1. Introduction There is often a need to provide large aggregates of bandwidth that are best provided using parallel links between routers or carrying traffic over multiple MPLS Label Switched Paths (LSPs). In core networks, there is often no alternative since the aggregate capacities of core networks today far exceed the capacity of a single physical link or a single packet-processing element. The presence of parallel links, with each link potentially comprised of multiple layers, has resulted in additional requirements. Certain services may benefit from being restricted to a subset of the component links or a specific component link, where component link characteristics, such as latency, differ. Certain services require that an LSP be treated as atomic and avoid reordering. Other services will continue to require only that reordering not occur within a flow as is current practice. Numerous forms of multipath exist today, including MPLS Link Bundling [RFC4201], Ethernet Link Aggregation [IEEE-802.1AX], and various forms of Equal Cost Multipath (ECMP) such as for OSPF ECMP, IS-IS ECMP, and BGP ECMP. Refer to the appendices in [USE-CASES] for a description of existing techniques and a set of references. The purpose of this document is to clearly enumerate a set of requirements related to the protocols and mechanisms that provide MPLS-based Advanced Multipath. The intent is to first provide a set of functional requirements, in Section 3, that are as independent as possible of protocol specifications. A set of general protocol requirements are defined in Section 4. A set of network management requirements are defined in Section 5. 1.1. Requirements Language The key words "MUST", "MUST NOT", "REQUIRED", "SHALL", "SHALL NOT", "SHOULD", "SHOULD NOT", "RECOMMENDED", "MAY", and "OPTIONAL" in this document are to be interpreted as described in [RFC2119]. Any statement that requires the solution to support some new functionality through use of [RFC2119] keywords should be interpreted as follows. The implementation either MUST or SHOULD support the new functionality, depending on the use of either MUST or SHOULD in the requirements statement. The implementation SHOULD, in most or all cases, allow any new functionality to be individually enabled or disabled through configuration. A service provider or other deployment MAY enable or disable any feature in their network, subject to implementation limitations on sets of features that can be disabled.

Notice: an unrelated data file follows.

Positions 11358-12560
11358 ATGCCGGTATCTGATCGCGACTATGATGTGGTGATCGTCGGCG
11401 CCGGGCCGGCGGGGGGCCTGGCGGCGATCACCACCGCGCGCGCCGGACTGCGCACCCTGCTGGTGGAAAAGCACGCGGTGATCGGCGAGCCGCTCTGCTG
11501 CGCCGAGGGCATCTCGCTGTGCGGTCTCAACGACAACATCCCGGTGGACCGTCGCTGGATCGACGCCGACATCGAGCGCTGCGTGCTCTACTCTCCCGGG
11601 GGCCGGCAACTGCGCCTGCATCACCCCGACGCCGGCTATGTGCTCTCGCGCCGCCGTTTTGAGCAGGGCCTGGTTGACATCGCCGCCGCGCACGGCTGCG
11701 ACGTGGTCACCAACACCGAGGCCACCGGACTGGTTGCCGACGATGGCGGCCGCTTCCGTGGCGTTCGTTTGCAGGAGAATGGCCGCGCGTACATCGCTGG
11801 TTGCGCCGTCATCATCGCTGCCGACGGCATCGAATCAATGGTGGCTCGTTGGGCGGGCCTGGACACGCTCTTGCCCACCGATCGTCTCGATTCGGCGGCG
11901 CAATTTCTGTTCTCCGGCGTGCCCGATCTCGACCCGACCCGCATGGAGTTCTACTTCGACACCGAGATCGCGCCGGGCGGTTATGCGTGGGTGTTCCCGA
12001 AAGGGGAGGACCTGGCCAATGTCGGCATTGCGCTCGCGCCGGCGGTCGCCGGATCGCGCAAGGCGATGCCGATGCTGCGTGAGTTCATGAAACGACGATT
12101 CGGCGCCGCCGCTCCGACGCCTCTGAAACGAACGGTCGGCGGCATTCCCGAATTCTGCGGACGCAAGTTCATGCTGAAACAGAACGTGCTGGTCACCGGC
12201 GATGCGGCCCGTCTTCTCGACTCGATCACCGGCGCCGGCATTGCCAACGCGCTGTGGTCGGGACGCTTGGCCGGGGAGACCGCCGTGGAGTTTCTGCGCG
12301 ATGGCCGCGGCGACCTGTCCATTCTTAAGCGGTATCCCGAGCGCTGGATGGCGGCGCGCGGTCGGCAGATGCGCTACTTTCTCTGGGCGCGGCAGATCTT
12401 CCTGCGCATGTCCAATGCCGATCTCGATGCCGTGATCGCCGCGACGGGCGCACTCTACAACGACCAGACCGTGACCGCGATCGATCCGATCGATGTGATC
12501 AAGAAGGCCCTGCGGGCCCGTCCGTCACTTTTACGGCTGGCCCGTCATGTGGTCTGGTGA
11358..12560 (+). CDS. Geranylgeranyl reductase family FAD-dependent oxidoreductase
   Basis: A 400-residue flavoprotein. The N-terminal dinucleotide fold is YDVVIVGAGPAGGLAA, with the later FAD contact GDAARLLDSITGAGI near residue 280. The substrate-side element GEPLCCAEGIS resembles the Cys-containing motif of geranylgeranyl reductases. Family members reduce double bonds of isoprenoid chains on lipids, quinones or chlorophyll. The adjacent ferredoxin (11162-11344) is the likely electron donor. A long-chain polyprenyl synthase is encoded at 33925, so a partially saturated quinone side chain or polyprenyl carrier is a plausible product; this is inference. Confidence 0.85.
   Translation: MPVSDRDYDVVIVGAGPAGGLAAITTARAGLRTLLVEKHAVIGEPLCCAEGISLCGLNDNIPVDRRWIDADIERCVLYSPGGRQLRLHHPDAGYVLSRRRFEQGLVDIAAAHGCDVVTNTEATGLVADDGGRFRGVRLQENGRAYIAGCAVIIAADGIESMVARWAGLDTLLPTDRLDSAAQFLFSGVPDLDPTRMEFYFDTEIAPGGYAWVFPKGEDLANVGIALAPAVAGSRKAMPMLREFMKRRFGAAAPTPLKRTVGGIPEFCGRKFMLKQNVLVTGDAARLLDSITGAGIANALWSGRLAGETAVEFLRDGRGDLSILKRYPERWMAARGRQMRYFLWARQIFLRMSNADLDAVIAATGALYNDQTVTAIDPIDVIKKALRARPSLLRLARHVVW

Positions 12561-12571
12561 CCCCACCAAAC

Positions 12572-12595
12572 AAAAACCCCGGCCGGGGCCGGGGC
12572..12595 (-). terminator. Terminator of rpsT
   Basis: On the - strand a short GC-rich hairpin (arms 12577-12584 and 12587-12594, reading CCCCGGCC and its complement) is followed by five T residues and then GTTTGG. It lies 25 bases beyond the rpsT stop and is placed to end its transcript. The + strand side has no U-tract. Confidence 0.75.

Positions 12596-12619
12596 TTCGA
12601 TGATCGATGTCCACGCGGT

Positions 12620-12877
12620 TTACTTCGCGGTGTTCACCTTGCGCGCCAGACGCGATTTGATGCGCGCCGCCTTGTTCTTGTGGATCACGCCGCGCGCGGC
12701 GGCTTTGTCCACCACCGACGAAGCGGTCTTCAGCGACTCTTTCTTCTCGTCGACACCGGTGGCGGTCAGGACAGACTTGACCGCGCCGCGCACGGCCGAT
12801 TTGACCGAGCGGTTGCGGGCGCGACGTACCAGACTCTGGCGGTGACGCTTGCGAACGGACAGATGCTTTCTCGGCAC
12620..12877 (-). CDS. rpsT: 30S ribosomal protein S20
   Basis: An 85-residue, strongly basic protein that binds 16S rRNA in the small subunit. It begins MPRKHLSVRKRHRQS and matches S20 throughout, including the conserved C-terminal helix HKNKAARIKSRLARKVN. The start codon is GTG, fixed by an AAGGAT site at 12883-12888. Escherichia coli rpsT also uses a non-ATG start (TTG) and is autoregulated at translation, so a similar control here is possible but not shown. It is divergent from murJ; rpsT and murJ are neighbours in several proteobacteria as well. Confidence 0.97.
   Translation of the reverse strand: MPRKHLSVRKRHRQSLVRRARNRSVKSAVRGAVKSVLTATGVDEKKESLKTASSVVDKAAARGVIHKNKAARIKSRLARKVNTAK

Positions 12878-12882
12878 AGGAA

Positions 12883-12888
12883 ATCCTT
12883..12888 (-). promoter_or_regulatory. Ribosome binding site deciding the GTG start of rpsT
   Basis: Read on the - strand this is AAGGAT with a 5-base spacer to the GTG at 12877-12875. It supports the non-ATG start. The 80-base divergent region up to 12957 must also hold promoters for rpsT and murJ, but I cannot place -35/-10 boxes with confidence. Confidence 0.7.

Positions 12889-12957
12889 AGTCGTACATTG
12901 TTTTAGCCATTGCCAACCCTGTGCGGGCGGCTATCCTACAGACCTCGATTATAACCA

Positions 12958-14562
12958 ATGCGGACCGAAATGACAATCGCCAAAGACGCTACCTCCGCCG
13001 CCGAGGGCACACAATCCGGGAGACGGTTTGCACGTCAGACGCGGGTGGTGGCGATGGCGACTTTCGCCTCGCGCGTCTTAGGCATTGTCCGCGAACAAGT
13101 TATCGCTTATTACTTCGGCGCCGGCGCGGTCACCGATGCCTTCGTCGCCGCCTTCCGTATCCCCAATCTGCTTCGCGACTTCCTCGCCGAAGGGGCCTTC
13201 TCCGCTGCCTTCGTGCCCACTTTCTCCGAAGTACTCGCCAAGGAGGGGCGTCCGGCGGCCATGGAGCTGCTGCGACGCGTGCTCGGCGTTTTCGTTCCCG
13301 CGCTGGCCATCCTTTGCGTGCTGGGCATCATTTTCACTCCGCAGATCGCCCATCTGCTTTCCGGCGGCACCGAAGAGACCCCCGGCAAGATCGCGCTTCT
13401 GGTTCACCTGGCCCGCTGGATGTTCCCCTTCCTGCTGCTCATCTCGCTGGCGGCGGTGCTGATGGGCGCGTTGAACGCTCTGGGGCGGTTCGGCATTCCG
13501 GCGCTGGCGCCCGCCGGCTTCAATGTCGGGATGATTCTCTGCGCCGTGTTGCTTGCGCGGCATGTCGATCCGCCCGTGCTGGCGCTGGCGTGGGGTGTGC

2. Definitions Multipath The term "multipath" includes all techniques in which: 1. Traffic can take more than one path from one node to a destination. 2. Individual packets take one path only. Packets are not subdivided and reassembled at the receiving end. 3. Packets are not resequenced at the receiving end. 4. The paths may be: a. parallel links between two nodes, b. specific paths across a network to a destination node, or c. links or paths to an intermediate node used to reach a common destination. The paths need not have equal capacity. The paths may or may not have equal cost in a routing protocol. Advanced Multipath Advanced Multipath is a formalization of multipath techniques that meets the requirements defined in this document. A key capability of Advanced Multipath is the support of non- homogeneous component links. Advanced Multipath Group (AMG) An AMG is a collection of component links where Advanced Multipath techniques are applied. Composite Link The term "composite link" had been a registered trademark of Avici Systems, but it was abandoned in 2007. The term "composite link" is now defined by the ITU-T in [ITU-T.G.800]. The ITU-T definition includes multipath as defined here, plus inverse multiplexing, which is explicitly excluded from the definition of multipath.